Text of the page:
While I was in California for the summer, I had a chance to stick my head into a small exhibition of Willard Worden’s photographs. The show is especially interesting from a documentary point of view since many of the photos show San Francisco both immediately before and immediately after the 1906 earthquake. I particularly enjoyed the photographs of the original Chinatown.
Which is why it’s wonderful to see photos that show what things were like right before they were destroyed.* The old San Francisco, and Chinatown, photos show a city that I don’t recognize at all today.
*On this note, I should have grabbed a copy of Janet Delaney’s South of Market from the gift store. But I needed to travel light since I was already all packed to travel back to New Jersey.
Worden is also a master of night photography—taking advantage of wet streets and any available-light he could find. This is most evident in his photos of the Panama-Pacific Exposition grounds. Even as low-contrast prints they’re incredibly dramatic.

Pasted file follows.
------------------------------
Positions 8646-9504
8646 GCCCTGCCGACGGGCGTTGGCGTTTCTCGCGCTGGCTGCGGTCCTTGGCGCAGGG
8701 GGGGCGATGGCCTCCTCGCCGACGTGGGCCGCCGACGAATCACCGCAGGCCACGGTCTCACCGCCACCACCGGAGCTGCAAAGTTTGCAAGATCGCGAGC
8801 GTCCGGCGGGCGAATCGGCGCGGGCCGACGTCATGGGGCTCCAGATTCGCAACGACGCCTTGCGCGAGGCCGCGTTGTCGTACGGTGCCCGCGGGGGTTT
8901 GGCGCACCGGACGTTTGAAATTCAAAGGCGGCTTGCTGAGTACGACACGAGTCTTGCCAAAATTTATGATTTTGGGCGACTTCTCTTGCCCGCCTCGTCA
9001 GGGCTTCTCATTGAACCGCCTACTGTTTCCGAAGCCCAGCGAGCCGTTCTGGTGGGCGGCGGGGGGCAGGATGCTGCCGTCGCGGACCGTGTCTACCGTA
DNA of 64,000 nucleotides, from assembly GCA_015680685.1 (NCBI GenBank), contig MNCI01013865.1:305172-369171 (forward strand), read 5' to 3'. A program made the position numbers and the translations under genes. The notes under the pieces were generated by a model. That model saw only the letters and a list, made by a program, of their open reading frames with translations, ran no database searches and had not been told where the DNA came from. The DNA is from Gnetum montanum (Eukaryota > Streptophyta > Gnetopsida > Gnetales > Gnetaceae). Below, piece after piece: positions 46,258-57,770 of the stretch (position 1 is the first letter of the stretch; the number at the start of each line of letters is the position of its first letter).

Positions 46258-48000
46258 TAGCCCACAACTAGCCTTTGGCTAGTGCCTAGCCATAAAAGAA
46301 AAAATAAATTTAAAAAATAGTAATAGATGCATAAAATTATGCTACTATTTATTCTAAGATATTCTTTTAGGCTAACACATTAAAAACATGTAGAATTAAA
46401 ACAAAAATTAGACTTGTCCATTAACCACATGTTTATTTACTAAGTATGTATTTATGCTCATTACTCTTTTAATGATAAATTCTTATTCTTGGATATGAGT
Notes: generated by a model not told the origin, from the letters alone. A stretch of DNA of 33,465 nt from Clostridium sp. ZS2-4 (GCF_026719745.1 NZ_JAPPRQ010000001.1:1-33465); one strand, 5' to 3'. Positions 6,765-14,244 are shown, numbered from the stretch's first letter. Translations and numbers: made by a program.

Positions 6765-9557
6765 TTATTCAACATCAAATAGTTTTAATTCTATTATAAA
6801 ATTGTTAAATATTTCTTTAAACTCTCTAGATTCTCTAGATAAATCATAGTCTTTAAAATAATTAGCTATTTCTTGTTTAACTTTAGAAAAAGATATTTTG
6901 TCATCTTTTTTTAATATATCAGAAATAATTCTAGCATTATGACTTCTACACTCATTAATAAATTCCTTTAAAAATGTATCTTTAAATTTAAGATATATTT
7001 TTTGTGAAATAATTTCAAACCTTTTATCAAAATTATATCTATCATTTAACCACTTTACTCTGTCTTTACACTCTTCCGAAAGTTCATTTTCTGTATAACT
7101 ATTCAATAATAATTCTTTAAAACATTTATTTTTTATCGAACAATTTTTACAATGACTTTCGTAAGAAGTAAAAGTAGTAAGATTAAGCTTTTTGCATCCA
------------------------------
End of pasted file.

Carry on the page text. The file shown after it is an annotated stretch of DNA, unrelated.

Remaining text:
In many ways offering a closing chapter on the earthquake since the expo was intended to demonstrate San Francisco’s rebirth, these photos also fall into the same category of depicting things that have been destroyed and paved over. The Exposition grounds were temporary and only the Palace of Fine Arts remains—and even that had to be torn down and completely rebuilt in order to do so.
What I ended up thinking about the most in this exhibition though is the idea of photographs as consumable objects. Worden was a working photographer who wanted to sell prints. Lots of them. In whatever size you wanted. This exhibition includes portfolios and pricebooks for selling prints as well as information about which images sold well—though even with so much documentation, I still approached the photos as I do most photographs—looking at the technique and appreciating/critiquing the image.
The colorized photos on the other hand forced me out of that approach and into one where I had to think of the image as an object—how it was intended to be used, by whom, how it was manufactured, etc. I didn’t like the colorized photos—heck, I dislike colorized photos in general—but I loved seeing them here. Worden worked at a time when photography wasn’t considered high art so his market was the middle class who couldn’t afford proper painting. The colorization operation reminded me a little of Thomas Kinkade in how precisely craftsmen had to work on the photograph to make it more paintinglike and acceptable as an object.